John William Hill or often J.W. Hill (January 13, 1812 – September 24, 1879) was a British-born American artist working in watercolor, gouache, lithography, and engraving. Hill's work focused primarily upon natural subjects including landscapes, still lifes, and ornithological and zoological subjects. In the 1850s, influenced by John Ruskin and Hill's association with American followers of the Pre-Raphaelite Brotherhood, his attention turned from technical illustration toward still life and landscape.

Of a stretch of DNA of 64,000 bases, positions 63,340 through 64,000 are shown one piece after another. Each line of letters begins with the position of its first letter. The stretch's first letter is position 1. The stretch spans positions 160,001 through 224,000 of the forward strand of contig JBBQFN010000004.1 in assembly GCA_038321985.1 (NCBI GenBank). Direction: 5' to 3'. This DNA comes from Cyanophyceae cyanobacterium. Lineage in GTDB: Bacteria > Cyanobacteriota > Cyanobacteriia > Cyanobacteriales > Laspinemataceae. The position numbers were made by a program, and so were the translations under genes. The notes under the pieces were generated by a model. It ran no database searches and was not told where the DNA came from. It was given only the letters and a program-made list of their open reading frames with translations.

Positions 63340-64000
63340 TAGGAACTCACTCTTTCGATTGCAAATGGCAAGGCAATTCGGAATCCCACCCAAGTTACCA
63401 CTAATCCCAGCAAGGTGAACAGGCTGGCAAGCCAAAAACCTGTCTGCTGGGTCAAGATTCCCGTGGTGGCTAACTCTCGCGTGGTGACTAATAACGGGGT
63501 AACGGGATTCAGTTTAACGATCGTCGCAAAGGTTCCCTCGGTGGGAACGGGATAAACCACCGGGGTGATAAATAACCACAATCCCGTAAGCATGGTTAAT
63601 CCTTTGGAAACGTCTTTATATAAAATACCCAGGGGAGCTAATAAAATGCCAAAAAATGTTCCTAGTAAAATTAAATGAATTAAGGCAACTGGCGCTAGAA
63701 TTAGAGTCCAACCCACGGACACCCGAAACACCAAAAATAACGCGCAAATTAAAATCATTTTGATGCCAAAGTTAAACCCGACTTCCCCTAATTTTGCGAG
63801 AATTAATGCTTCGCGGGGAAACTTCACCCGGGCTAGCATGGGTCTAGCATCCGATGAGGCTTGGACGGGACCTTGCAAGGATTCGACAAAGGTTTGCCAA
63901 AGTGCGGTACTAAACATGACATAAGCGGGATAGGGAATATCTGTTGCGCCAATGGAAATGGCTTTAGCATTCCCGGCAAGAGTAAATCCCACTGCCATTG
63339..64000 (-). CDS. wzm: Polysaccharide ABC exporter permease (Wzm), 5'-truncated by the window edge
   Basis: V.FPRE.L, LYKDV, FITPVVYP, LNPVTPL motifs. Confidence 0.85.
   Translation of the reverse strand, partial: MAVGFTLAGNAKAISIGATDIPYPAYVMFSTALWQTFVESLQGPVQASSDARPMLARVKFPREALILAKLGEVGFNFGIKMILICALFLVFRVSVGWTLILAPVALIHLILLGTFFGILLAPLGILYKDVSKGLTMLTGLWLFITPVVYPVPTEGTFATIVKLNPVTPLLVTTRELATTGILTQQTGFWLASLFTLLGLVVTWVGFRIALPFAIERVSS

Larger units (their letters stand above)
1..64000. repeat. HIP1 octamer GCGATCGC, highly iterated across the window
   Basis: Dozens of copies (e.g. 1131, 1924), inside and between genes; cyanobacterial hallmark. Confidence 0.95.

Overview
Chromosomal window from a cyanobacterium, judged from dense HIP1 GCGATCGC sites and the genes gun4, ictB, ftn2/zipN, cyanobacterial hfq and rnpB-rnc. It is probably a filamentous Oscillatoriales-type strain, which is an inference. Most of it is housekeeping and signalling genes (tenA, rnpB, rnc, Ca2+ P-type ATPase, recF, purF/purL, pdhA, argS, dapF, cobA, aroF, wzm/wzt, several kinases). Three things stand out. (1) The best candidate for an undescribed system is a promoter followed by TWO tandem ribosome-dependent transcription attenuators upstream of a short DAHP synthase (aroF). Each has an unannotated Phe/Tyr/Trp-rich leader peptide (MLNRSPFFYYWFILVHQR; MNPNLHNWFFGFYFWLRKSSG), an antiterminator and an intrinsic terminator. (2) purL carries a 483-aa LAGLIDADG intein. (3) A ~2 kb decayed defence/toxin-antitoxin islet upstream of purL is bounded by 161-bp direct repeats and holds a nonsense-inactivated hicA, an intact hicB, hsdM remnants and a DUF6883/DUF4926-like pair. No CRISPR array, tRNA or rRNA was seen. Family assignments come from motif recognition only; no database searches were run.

Born in London, Hill was the son of British aquatint engraver John Hill. He emigrated with his parents from London to the United States in 1819, initially living in Philadelphia. In 1822 the family moved to New York, where Hill apprenticed in aquatint engraving in his father's shop.
In 1838 Hill married Catherine Smith. Their children included the astronomer George William Hill and the painter John Henry Hill.
He died in West Nyack, New York.